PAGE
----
It was during the process of writing the actual text, when I came to the end where I always write a paragraph summing up the list. Usually it’s just thanking people, repeating aphorisms about all the great work that came out and close it out. In fact, the first two years had it slip straight from the list to the close out with audible clunk. Last year we inserted the Blogger of the Year recognition section. Previously, it was always a sort of unofficial thing. Just something either understood in private while going over the links or something mentioned off hand during the roundup itself. Now with its own section it means that close out gets its own section. Header and everything.
As it dawned on me I realized this is where I sum up the year. I put the final cap on the whole shebang for Critical Distance. Who are we to “in turn grant, authority as ‘critics’”? We are the editors of Critical Distance. We have spent long hours every week reading everything we’ve come across. We are those who chuckle to ourselves whenever anyone in or out of the “cliquish, self-referential … group of authors” make sweeping statements about the state of game criticism. We have as close to a birds-eye view as is possible in the critical community. We see the landscape.
It takes more than just to read a lot. And I can guarantee any one of our editors reads more than the average Kotaku (read any mainstream video game publication) commenter every single week. What ends up in the roundup I estimate is about less than a tenth of what I read at least every week of long form criticism for consideration. It takes more than just reading. It means reading with an eye for inclusion. It means reading with an eye for the larger landscape. We do this, because week in and week out we pay attention to what is written or otherwise produced and see the subtle changes in trends and focus of conversation.
With that in mind. With that overhead look and turning my attention back to January and turning it all the way over to December. I have 150 words or so to sum up 2013. Honestly, after I wrote it I thought it would get me more ire than anything else in it. And that’s if Kris didn’t take it out or substantially change it. But no. It stayed in and no one has said a word on it. Maybe that’s because no one reads any part of our roundups that don’t have a blue link in it, but I like to think it’s because overall I nailed what this year felt like.
This was the easiest and for all the time I put in, fastest roundup yet. At one point I was wondering why the short list was so small. In previous, years it was all about cutting links left and right just to get it under a hundred over multiple cycles of rereads and cutting. To say nothing of the long discussion of from the final shortlist to final outline of the 80 or so we published. This year the shortlist never reached a hundred links. There were no multiple rounds of pruning. In going into the final section I think Kris and I cut only 5 links in what had to be the quickest Skype conversation we’ve ever had.
I feel like we were on the down turn of a cycle. Everyone waiting for something to come or spending their time getting into position. Places everybody, places! as the theater stage hand would say before showtime. My fear was that expressing this would mean I felt this list was lesser than previous years that would be a slight on the writers within. Instead it was a reflection of how relatively easy it all came together and how little extra there ended up being on the periphery.
At the end of the day this list is not the definitive list. I can say that with conviction this year, because it really isn’t. Previously, it was the definitive list by default because it was the only list. Now we are just A definitive list. Probably the one with the most clout for what little that is worth in our niche, but in the end it is just an opinion. Curation is a craft, an art form, and therefore carries with it the same baggage of its creator that it always has. There is no objectivity. There is only subjectivity tempered by limitation. Limitations of starting point, limitations of time, limitations of memory, limitations of self-reflection and limitations of taste.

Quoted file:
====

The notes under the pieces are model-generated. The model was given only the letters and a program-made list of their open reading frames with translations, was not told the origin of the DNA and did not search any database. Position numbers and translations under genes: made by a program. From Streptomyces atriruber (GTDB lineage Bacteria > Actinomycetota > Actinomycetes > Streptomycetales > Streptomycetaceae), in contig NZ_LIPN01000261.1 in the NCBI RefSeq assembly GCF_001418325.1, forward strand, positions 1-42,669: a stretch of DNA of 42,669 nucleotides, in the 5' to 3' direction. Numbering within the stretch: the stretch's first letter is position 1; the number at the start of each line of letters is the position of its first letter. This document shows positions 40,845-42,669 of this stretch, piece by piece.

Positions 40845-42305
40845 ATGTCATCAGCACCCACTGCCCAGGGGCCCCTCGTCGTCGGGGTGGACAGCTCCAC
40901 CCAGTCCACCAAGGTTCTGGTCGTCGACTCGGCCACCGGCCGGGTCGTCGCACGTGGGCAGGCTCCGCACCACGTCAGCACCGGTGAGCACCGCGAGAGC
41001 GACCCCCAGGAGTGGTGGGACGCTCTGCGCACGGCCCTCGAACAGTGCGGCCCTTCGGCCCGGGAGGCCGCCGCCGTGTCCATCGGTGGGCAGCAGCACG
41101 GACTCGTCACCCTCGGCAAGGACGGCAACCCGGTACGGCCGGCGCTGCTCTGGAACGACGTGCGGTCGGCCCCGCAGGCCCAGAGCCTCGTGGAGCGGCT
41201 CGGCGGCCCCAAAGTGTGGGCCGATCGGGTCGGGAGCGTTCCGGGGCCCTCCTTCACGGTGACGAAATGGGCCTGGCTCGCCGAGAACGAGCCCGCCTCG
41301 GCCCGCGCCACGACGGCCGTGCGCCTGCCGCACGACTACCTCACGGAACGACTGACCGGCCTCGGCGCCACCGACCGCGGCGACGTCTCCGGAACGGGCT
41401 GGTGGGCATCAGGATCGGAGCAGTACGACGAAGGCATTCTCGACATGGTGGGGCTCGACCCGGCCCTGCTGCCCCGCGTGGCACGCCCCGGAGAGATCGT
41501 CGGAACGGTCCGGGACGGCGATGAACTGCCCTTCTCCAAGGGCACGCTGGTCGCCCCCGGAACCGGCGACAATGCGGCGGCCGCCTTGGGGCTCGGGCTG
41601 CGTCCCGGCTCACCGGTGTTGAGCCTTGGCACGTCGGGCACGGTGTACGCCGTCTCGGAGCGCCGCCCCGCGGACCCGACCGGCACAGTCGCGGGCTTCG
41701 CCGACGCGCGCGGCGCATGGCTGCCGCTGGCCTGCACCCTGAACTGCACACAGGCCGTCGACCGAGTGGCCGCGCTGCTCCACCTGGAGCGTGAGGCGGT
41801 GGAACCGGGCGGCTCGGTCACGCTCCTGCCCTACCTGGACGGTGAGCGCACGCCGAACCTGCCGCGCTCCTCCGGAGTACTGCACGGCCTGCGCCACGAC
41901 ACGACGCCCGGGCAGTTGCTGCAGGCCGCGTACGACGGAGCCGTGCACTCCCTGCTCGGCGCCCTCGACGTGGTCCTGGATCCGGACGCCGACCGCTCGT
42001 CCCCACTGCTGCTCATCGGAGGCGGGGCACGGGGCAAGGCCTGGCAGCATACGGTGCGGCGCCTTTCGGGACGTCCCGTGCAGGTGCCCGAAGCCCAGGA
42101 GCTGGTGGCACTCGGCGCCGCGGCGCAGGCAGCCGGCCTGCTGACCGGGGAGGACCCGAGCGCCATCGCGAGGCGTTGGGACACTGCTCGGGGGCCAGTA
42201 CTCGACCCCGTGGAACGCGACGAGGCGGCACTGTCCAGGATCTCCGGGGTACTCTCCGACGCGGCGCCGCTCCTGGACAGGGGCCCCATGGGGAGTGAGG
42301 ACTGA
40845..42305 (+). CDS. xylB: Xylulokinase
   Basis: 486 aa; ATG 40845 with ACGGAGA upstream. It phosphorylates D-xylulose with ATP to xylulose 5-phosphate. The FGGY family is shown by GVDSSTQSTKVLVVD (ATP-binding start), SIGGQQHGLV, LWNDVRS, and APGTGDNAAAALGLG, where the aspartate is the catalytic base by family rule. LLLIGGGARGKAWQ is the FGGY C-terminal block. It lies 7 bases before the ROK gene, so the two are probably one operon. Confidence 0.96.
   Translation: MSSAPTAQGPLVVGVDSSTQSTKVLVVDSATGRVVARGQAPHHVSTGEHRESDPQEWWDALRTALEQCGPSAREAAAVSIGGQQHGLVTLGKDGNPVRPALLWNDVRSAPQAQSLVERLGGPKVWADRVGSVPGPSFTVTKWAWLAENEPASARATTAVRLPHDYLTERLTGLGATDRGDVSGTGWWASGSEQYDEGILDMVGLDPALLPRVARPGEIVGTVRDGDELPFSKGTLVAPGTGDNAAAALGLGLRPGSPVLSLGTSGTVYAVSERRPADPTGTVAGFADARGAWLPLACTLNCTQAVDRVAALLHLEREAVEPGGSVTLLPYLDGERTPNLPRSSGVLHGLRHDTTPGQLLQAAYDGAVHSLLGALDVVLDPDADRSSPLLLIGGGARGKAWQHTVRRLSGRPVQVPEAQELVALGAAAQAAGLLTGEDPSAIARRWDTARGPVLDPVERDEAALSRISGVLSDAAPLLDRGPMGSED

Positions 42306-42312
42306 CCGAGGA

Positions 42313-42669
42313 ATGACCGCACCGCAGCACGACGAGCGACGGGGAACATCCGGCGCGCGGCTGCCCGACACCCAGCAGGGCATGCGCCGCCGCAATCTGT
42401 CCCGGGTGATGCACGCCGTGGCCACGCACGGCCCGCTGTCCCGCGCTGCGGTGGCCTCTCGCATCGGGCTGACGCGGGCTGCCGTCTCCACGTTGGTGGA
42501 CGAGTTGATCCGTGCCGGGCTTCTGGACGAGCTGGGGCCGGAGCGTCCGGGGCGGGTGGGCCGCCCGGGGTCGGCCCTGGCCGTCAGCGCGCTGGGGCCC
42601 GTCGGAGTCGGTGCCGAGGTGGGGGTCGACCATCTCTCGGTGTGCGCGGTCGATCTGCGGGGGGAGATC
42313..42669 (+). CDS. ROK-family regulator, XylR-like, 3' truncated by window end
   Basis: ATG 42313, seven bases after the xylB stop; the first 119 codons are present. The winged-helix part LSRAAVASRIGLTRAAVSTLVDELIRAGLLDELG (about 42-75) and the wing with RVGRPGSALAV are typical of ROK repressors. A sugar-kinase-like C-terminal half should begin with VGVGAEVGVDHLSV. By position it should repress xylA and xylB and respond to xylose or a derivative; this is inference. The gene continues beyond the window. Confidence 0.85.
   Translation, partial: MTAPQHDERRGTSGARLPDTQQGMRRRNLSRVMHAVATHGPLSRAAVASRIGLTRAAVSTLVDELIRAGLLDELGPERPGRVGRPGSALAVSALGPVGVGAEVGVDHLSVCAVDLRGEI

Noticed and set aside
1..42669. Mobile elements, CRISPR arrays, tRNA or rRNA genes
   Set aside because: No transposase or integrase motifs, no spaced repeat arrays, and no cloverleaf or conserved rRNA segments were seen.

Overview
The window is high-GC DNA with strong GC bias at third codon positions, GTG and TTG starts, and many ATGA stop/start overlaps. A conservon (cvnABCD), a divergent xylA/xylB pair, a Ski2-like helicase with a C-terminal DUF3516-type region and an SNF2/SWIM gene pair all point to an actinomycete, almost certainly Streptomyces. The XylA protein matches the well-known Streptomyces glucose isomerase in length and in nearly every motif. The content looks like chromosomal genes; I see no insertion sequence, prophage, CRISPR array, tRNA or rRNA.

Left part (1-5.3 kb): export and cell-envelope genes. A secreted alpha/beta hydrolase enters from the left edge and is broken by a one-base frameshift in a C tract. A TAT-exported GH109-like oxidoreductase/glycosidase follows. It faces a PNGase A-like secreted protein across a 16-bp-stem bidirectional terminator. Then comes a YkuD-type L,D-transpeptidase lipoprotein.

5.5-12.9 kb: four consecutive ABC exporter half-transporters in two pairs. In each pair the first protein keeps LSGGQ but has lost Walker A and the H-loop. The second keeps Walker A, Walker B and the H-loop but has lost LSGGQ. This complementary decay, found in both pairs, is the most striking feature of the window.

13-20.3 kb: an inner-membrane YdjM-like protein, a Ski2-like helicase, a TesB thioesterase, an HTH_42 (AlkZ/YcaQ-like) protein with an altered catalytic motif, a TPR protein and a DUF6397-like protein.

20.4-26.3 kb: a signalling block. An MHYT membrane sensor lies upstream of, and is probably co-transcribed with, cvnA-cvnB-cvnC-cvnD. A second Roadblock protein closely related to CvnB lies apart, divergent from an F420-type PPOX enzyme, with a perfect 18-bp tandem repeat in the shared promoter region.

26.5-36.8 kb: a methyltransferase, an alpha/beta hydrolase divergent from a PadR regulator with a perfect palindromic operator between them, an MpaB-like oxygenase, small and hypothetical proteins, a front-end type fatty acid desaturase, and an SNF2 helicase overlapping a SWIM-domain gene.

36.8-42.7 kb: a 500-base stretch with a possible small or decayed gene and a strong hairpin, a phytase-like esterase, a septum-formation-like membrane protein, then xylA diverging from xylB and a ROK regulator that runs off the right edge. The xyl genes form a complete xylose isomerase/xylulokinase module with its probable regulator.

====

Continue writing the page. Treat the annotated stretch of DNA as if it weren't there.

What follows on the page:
A small example: I am far more disposed to video content than my fellow editors. I also listen to podcasts where as my associates do not.
In this end, this list is my view on the year at Critical Distance. I don’t even know what an objective list of the best writing would look like. I limit my own inclusion by keeping my stuff separate from everything else until the very end. I have someone else choose for me if at all. That is the best I can do.
TYIVGB 2013 highlights more than just my view of the critical community. In a way, the aftermath of its posting showed the critical community’s view of me. If the metrics and how many times the link got tweeted, favorited and retweeted on Twitter are any indication than within a matter of hours this was by far my most read piece of the entire year. It says something, when my most valued work of the year is ultimately a Top X list of other people’s pieces.
Like many before and after me, I had delusions of starting to write criticism and be one of the first and best. That was until I found a community of like minded individuals already in place and had been so for quite some time. Even as bare bones as it was back then or at least seems so now, I was walking into a space already brimming. I’ve pretty much given up trying to quote/unquote make it. I still write and I’ve got a wonderful position at PopMatters where I can do pretty much whatever the hell I want with that space. But all the theory and criticism I do pale in comparison. If criticism is a conversation between creator and audience, then I always seem to be shouting into the wind with no one listening. I feel a long, long period of no feedback at all is worse than negative feedback. Nothing stops any behavior faster than getting no discernible feedback.
I’m grateful for all the interest and enthusiasm for the round up. I’m not knocking any of it. I just have to come to terms with the fact, my ultimate place is as the Uatu of the video game critical community.